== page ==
It’s getting a bit annoying that many of the Hidden Side models are just shallow facades arranged in a triptych, as apparently that’s one of the requirements and/ or limitations of the tie-in app, so it can keep everything aligned when rendering the virtual content on top of the real world camera.

LEGO Hidden Side, Portal (70427), Back View

On the whole this isn’t really a good set. It’s pretty dull and boring and if it wasn’t for the leaves elements in Medium Azure being a new thing, I would likely have foregone buying it entirely. It just doesn’t offer anything that would stand out and for me personally even the parts are of limited value.

A little more attention to detail and a larger build could have easily fixed this easily. After all, the mere name of “Portal” implies that this could and should be important in the overall Hidden Side story, and that should be reflected in the model. There’s no rational reason for it to even be this small. If it were better, I wouldn’t have minded this being a 30 or 40 Euro set to begin with…

January Wood Chopping

My already somewhat low activity in recent weeks had been further impaired by having caught a pretty nasty cold and pulmonary infection, so I’m pretty late with this month’s updates on the latest magazines.

Funny enough Blue Ocean, who publish these mags in our region also contributed to the mess by delaying the LEGO City magazine by one week. They kept printing December 10th as the announcement date in every of their mags, yet it only arrived this Tuesday the 17th. One can only speculate what went wrong. A botched print run? Those little bags not delivered in time from the LEGO factory? Who knows! I’d sure be interested to find out one of these days.

LEGO Magazine, City, January 2020, Cover

The LEGO City issue focuses on wood chopping which at this point of course could be interpreted as a sign of things to come once people start slicing up their Christmas tree after the festive season. The parts coming with the magazine are very much standard fare and similar to what came with the mini version of the forest tractor last year with some minor variations on the theme in terms of colors used and the prints on the figure. The feet are in Sand Blue, BTW, they were just printed excessively blue-ish so the colors look very different.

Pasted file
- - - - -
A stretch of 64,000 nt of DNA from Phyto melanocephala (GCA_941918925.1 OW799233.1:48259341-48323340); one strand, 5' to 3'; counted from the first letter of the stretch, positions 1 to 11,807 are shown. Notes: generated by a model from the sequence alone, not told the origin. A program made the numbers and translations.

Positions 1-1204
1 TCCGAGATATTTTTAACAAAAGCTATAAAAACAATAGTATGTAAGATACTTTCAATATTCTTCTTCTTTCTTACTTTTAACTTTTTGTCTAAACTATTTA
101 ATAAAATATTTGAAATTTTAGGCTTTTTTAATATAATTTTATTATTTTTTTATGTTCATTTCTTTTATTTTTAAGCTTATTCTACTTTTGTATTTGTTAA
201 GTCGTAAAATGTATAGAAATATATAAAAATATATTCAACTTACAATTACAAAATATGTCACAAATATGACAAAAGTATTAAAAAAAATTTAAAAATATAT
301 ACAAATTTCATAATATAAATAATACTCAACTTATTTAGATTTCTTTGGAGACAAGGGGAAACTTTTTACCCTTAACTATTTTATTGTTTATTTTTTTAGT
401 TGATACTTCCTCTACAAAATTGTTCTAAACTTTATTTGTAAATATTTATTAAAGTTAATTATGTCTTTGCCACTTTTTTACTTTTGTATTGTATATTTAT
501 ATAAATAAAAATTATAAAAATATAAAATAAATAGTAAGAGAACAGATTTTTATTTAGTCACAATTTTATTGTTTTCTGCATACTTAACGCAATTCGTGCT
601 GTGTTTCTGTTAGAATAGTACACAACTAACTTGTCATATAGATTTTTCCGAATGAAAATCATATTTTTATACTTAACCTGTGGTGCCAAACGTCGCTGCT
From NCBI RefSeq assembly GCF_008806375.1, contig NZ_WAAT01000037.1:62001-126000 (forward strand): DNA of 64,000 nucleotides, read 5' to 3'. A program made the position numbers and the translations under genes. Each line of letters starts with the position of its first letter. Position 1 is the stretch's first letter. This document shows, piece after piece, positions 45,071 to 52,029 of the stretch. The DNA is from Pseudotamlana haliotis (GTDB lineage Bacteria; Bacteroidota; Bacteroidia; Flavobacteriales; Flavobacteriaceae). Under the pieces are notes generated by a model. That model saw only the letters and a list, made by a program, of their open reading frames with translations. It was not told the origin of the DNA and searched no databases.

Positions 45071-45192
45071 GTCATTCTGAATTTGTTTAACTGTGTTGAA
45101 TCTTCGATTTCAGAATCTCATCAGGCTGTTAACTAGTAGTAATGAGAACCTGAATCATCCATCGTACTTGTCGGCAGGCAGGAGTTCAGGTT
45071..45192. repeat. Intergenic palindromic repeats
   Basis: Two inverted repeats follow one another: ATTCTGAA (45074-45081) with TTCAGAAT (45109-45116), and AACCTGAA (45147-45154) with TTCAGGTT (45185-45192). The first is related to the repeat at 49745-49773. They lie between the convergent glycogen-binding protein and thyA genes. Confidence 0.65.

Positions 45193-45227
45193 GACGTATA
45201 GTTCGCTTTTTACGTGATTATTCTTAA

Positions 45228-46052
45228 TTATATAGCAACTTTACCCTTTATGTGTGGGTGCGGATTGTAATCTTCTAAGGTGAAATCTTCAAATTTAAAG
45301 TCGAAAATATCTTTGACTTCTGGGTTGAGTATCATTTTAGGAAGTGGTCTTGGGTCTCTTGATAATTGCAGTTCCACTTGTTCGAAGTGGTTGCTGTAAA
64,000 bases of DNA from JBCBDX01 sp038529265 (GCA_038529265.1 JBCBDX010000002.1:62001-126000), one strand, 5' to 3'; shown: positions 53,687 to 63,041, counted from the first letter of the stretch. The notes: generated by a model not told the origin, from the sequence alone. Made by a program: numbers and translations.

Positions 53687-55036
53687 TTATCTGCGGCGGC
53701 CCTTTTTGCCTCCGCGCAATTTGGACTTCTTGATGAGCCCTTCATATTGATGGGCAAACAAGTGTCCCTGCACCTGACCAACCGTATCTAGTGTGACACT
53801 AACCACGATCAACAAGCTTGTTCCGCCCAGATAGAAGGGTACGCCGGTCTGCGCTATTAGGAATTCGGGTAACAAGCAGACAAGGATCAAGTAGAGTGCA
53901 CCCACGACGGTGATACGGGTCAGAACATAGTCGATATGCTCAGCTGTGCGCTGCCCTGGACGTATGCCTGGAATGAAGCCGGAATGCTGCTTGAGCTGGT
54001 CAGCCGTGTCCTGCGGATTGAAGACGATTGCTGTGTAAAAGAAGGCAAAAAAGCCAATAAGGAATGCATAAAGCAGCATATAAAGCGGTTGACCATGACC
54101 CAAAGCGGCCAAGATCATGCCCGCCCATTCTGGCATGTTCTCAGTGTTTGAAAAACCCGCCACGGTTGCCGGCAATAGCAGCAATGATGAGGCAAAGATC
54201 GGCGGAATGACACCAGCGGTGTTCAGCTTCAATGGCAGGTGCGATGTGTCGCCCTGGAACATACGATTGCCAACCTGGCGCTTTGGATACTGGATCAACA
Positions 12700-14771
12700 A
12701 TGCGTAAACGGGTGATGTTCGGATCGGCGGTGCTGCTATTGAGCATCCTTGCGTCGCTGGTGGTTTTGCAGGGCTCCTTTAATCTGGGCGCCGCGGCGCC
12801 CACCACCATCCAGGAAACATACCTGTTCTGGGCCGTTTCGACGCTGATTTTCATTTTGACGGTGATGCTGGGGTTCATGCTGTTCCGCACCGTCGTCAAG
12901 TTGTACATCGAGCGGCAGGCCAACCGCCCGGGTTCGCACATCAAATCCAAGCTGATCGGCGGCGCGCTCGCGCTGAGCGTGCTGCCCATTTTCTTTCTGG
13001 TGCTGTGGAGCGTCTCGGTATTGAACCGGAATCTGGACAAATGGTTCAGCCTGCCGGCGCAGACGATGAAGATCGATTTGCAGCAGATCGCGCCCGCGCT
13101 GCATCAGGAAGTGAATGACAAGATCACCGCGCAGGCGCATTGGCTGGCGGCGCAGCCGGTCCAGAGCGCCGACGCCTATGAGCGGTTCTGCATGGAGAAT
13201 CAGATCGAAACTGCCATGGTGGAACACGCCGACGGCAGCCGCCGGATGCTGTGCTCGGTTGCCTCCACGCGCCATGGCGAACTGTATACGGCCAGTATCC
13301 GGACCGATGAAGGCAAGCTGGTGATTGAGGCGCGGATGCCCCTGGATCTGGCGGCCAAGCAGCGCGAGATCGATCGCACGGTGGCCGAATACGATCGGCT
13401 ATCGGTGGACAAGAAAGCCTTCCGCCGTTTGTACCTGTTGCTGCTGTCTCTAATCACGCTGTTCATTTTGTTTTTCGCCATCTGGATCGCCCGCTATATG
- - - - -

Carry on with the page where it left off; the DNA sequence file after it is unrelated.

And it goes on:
The City magazine continues to deliver with a satisfying mix of activities for your kids and a well done comic, so not much to complain about. The posters are okay, though I still wish they would use panels from the comics instead of those CG-generated versions. There’s just a specific charme to classically drawn stuff and the color contrast is better.

LEGO Magazine, Hidden Side, December 2019, Cover

The Hidden Side mag came out earlier and I’m only mentioning it for completeness, but somehow I feel that it just isn’t gaining traction. I played that fun trick last month, so I’m not going to do it again already, but can you spot what might be wrong with the cover? Yepp, it’s yet again Jack front and center for a third time in a row. Calling it repetitive and boring would be stating the obvious. It’s not helped by the extra being Parker of all things. I haven’t even bough all sets yet, but already have amassed a graveyard of the ever same figures. This only goes to show how named characters can quickly back you in a corner…

“Weep for the future, Na’Toth!”

I’m always one to sneak in a quote from my favorite sci-fi series of all time, Babylon 5, but sadly the melancholic undertones and the literal meaning of that particular one ring all too true for LEGO‘s first half year line-up for 2020, it seems.

I shared a few thoughts on Hidden Side and Speed Champions already a few days ago and now that images of the sets for City, Creator 3in1, Friends, Ninjago, Star Wars and Technic have been released, I feel like I’m stuck in a “WTF?” loop. The blunt and short version would be that about 70% of the sets are garbage, 20% are kinda okay and there’s only about 10% of sets that I would consider reasonably good. As if that weren’t enough, the ratings aren’t even consistent with what you would likely think, knowing my preferences and tastes.

Personally I’m most disappointed by the Friends sets. Why? To me they feel like a definite step back. This year was quite good with the water rescue theme and an equally sea life inspired fun fair theme, including the occasional interesting crossover of both worlds. Most notably everything was a bit toned down to the point of being almost realistic in terms of colors used. There were sets like the Heartlake City Restaurant (41379) that took this so far they would almost qualify as Creator 3in1 or Expert Modular Buildings with only hints of the typical Friends-related colors giving them away.